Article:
Promoting Optimal Foot and Leg Health


Source: National Farm Animal Care Council Code of Practice for the care and handling of farm animals – Dairy Cattle, Section 5.7

Lameness is a painful condition that results in reduced mobility, dry matter intake, and milk production as well as impaired reproduction and early culling (9). Prompt recognition, diagnosis, and early treatment not only minimize the welfare concerns surrounding lameness but also increase the likelihood of recovery and allow cows to produce to their full potential (9).

Education and training are needed to consistently identify injuries and lameness (9). Knowing the actual number of lame or injured cattle on one’s farm has been shown to motivate improvements (9). Establishing clear thresholds for improvement is an effective way to focus the farm’s efforts towards a goal and track continuous improvement over time. Thresholds can be set by individual farms or industry wide, including through an assurance program.8

How cows are housed and managed has a significant impact on the occurrence of lameness and leg injuries (9). Making targeted, manageable improvements that enhance cow comfort and increase resting time can effectively reduce rates of lameness and injuries (e.g., increase bedding quantity, change the stall base, groove crossover alleys) (9).

Research consistently demonstrates that having cows on pasture for even a short period of time significantly reduces the occurrence of lameness and injuries (6, 9). Pasture access can also result in an improvement in gait (in as little as 4 weeks, as an example) particularly if given during the day when cows are more active and motivated to graze (6).

Cattle are considered lame at a gait score of 3 or higher (on the 1–5 scale used in free stalls) and when they have 2 or more signs of lameness using the scoring tool for tie stalls (refer to Appendix E – Lameness Scoring Systems for Dairy Cows). Euthanasia should be considered for any lame animal that is not responding to treatment (refer to Section 7.1 – Decision Making and Criteria for Euthanasia).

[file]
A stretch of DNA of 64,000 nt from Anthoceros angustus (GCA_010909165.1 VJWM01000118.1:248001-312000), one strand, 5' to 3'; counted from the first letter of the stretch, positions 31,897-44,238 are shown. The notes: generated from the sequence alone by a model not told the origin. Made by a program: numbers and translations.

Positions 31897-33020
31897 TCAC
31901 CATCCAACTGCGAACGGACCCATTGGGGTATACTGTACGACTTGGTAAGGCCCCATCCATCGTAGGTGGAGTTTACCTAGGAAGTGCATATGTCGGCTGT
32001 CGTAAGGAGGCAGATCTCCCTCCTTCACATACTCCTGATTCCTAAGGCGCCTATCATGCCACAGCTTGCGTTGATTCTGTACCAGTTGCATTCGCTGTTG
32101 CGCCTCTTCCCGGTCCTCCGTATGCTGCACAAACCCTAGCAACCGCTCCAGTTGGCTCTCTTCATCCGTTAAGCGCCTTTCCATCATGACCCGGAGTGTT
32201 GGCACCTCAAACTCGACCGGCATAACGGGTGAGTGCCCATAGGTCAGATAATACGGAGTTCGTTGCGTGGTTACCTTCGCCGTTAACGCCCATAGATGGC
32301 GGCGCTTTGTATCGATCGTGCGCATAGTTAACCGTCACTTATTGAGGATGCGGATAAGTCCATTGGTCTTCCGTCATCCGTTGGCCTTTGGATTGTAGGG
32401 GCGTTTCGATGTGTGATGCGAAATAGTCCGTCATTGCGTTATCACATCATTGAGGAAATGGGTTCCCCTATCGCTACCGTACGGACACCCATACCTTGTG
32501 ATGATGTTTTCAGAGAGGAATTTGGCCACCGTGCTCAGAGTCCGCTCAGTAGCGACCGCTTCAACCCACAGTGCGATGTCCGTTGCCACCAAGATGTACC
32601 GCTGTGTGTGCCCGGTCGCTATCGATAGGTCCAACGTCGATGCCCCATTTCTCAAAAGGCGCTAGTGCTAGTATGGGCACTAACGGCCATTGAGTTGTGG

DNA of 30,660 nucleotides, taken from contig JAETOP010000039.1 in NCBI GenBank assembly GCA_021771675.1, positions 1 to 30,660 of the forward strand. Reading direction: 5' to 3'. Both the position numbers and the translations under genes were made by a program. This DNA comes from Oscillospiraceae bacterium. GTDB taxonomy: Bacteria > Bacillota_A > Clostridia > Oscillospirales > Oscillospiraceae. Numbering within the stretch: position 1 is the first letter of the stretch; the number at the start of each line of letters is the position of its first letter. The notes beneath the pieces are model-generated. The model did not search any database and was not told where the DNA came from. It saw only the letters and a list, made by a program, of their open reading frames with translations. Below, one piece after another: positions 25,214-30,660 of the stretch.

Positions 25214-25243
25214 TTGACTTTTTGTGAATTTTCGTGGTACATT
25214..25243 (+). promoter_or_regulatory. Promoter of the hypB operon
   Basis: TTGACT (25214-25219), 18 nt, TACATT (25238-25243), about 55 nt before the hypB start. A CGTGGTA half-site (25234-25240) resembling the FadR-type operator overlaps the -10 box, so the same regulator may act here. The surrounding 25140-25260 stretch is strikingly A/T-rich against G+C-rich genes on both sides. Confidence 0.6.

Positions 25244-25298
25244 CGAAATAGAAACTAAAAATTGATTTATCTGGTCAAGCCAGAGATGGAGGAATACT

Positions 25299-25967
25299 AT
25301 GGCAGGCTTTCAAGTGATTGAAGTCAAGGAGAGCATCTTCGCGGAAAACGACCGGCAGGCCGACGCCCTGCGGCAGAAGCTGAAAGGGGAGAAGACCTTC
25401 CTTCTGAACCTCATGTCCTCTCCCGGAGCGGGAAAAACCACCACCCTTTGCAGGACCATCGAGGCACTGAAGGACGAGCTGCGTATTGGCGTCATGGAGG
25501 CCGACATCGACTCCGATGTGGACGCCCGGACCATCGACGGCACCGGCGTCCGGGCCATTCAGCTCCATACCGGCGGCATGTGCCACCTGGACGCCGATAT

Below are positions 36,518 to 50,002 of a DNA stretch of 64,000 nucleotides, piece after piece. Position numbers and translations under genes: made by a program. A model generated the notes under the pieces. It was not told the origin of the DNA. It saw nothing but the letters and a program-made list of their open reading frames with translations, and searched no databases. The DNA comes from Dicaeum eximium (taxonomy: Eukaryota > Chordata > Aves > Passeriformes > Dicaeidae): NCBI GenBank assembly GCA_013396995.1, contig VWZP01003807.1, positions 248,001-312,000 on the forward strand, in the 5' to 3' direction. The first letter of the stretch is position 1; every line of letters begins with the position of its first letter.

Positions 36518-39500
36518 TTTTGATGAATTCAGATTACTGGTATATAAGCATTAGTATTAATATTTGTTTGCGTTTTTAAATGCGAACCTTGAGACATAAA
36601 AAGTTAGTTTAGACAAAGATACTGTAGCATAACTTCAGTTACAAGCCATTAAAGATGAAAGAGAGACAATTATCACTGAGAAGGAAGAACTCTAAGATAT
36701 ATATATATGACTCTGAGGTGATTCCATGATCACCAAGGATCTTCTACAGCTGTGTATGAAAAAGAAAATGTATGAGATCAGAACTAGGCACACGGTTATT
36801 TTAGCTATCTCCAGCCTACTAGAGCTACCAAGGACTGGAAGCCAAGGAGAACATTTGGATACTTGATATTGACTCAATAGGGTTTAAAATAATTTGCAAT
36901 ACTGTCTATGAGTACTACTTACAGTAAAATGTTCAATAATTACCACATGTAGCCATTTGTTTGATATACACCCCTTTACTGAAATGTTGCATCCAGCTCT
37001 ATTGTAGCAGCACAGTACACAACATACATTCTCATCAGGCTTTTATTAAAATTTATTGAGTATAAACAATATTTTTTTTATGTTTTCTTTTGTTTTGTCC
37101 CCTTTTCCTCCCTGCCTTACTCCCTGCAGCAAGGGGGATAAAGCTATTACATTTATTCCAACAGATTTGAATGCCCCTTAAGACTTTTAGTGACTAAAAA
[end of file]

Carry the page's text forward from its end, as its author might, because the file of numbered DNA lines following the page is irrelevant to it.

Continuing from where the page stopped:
Personnel must regularly observe cattle for signs of lameness or leg injuries, to diagnose and treat them quickly.

To minimize lameness and leg injuries, producers must set thresholds for the occurrence of lameness and leg injuries and take corrective actions when the thresholds are exceeded.


  1. participate in gait scoring training and other professional development on lameness prevention
  2. review treatment and hoof trimming records at least annually with a veterinarian or other advisors
  3. aim to keep the occurrence of lameness ≤10%
  4. aim to keep the occurrence of leg injuries ≤10%
  5. design and maintain the most comfortable environment possible for cows to maximize resting times (e.g., wide stalls, reduced time standing waiting to be milked, prevent overcrowding) (6, 9)
  6. provide generous amounts of clean, dry bedding (the more the better and at least 5 cm [2 in]) to help prevent lameness and promote healing of injuries (6, 9)
  7. minimize exposure to wet, hard, or slippery floors to ensure cows can move comfortably in indoor environments (9)
  8. remove hazards from floors, yards, and laneways that may cause injury to claws, and eliminate, where possible, steps that cattle climb or descend in their daily activities
  9. aim to examine and treat cattle within 48 hours of when lameness is first detected (9)
  10. give cattle with mild lameness routine daytime access to pasture or deep bedded areas or sand or lime stalls to promote healing (6, 9)
  11. balance the ration to prevent sub-clinical rumen acidosis and associated laminitis
  12. avoid feeding large amounts of concentrate in a single feeding (to reduce the risk of laminitis)

Strategies specific to reducing the occurrence of infectious lameness:

  1. maintain a clean, dry environment to promote cow cleanliness especially cleanliness of the legs (9)
  2. ensure frequent footbathing (at least once a week, as a guide) (9)
  3. ensure footbaths are at least 3 meters long to get ample submersion of each of the cow’s feet (9)
  4. replace the footbath solution according to the manufacturer’s recommendations and clean the footbath between the solution changes.